"Yes. The transitional government is important for the Libyan people. But the institute is only temporary. If Gaddafi leaves the situation will be different. "
How do you see your role?
"My family has headed Libya for many years, and if people elect a monarchy my family will return. Shall they want a republic, we shall respect the choice of the people. "
Are you considering a political career if there is a republic?
"I see myself as a servant of Libya. I respect the choice of the Libyan people, and I will not compel them to accept me as king. My great-uncle Idris did not do so, he was elected king. "
Is democracy the best solution for Libya?
"You can not export a European system to Libya. The country is very different. We need our own democracy, a democracy that is appropriate in the Middle East. We do not need a dictator. Libyan people should feel secure, they should have good schools and hospitals, where there is a constitution and freedom of speech. Through good education we can teach people the principles of democracy. It took Britain 800 years to reach the level of democracy they have now. We must take things step by step."
And before that?
"We had, under my great-uncle, eighteen years of democracy, a constitution, a parliament, and elections. It was one of the most advanced constitutions in the Middle East at the time.”
Should Libya become a beacon for democracy in the Middle East?
"Libya is in a strategic location. We are close to Europe and we form a gateway to Africa. The country, with a population of six million people and a great history, has everything it needs to attract foreign investors. This is our chance to make Libya a role model for the Middle East. "
Is Moussa Koussa, the defected minister who for years was loyal to Gaddafi, a brave man or an opportunist?
"I have no idea. For me it is important that anyone who is close to Gaddafi leaves. I do not call for revenge or massacres in the streets. Anyone who has committed wrongdoing, including Moussa Koussa, must be held legally accountable."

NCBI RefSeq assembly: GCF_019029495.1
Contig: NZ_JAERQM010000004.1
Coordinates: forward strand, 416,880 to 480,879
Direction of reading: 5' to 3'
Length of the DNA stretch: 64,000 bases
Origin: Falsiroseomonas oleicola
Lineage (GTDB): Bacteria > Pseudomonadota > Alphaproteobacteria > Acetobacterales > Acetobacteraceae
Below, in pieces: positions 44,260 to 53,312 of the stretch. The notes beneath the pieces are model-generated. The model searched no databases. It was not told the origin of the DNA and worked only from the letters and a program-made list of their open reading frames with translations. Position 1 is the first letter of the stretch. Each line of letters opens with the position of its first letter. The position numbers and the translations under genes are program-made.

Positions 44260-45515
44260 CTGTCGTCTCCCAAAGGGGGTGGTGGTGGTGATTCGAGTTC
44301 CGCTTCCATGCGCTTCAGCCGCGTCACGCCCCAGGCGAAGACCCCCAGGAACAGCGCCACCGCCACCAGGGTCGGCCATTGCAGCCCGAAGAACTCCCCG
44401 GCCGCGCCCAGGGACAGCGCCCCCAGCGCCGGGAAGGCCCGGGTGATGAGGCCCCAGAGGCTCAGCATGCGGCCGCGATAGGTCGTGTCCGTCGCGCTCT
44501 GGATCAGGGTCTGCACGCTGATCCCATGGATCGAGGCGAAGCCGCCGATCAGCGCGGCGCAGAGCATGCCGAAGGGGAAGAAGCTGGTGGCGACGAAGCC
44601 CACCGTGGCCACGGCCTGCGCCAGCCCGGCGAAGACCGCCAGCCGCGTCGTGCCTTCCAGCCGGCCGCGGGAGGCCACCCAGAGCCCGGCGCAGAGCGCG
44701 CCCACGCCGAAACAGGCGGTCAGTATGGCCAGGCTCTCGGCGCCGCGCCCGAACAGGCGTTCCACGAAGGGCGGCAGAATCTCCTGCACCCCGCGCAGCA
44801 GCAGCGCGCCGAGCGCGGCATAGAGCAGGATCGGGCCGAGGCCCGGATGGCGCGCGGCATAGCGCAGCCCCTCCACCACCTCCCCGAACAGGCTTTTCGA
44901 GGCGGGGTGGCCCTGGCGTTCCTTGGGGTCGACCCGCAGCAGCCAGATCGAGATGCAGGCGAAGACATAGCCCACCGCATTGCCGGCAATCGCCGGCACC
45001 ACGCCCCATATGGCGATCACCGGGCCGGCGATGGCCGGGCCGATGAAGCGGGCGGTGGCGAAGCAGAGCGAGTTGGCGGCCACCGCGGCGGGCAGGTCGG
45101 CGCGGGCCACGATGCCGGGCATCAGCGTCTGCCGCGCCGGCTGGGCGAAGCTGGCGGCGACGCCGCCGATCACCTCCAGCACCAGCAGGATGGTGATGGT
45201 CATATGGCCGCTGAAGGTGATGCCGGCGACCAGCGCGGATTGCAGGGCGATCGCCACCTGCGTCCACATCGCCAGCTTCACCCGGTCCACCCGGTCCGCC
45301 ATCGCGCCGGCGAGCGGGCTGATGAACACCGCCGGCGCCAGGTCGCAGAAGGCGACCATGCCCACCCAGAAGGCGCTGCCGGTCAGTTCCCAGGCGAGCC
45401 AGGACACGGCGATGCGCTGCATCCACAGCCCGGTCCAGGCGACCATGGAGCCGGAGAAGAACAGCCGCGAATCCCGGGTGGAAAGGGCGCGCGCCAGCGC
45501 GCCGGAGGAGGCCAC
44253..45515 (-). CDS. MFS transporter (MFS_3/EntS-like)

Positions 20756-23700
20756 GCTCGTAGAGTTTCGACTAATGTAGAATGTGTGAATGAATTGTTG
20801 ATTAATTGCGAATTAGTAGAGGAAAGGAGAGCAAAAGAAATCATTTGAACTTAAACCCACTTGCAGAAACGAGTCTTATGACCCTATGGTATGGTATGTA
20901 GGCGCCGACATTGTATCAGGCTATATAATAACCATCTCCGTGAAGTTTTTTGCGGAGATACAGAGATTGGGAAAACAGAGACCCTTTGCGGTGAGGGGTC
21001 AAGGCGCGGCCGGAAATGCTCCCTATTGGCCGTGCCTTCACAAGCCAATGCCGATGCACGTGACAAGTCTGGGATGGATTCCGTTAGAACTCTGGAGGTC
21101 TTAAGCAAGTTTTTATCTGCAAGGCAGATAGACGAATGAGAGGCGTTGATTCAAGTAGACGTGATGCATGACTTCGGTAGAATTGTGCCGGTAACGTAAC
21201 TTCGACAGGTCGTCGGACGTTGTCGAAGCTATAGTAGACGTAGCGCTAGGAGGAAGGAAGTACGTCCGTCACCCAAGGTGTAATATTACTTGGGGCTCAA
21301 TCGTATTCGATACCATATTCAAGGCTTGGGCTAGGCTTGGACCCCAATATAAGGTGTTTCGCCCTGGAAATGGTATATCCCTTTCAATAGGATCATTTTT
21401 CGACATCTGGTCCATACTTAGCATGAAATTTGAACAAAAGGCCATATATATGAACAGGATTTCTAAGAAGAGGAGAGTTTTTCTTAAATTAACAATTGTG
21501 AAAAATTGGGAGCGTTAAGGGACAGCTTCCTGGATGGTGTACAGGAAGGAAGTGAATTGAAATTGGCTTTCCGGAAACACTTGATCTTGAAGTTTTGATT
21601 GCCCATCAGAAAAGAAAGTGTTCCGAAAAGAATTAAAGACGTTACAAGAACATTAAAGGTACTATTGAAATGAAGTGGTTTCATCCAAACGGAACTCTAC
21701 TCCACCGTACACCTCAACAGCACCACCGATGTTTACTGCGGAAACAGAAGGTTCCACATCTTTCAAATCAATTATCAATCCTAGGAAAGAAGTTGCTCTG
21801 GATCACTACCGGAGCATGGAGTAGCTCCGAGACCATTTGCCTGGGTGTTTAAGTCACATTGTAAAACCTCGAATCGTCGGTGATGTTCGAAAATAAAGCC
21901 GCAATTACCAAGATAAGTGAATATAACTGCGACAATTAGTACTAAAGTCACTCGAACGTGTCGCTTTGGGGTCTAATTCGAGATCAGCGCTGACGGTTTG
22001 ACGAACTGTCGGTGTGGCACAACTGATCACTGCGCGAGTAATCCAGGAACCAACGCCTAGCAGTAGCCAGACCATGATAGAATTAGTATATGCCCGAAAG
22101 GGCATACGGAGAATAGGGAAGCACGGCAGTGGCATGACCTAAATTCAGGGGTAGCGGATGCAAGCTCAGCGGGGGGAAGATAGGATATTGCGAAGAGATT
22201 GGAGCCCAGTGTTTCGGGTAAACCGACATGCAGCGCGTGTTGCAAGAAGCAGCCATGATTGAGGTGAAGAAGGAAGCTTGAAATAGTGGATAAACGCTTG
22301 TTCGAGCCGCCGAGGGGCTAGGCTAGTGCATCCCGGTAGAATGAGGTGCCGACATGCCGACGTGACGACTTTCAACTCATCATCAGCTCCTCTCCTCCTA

When do plan to return to Libya?
"If I could, I would go today. But I have work to do in Europe and other Arab countries, where I speak to a number of political leaders on behalf of Libya. And I have to make sure I'm safe. Gaddafi is still in control in some parts of the country."
What do foreign leaders say?
"Most support the Libyan people and want to see a democracy in Libya. And there are some who do not want Libya to fall apart or spilt."
Do Arab leaders support the rebels?
"Yes. They are praying for the Libyan people. "
When will Gaddafi go?
"I hope today. But the most important thing is that Libyans keep on fighting. They do not want him to stay on after 42 years because they have had enough. In this revolution it’s not just young people who are participating. This is why it is so effective."
On 1 September 1969, under the leadership of Gaddafi there was a military coup in Libya. The result of which was the deposal of Idris and the full rebuttal of monarchy. A new leadership system was formed, Jamahiria. The new leader did not murder the fmily of the ex-king because he was afraid to turn them into martyrs in the yes of the people. Instead of killing them he left them in poverty. There was a time when the family of the ex-king lived in a shack. “It was a very difficult time for us tells the Crown Prince, but today when I see that on the streets of Libya I understand that my problems are nothing. What happens now in the country is not war, it is one insane man launching an attack on all the other.” In 1988 the family of the monarch was driven out of the country as Gaddafi’s supporters burned their house and all of their possessions.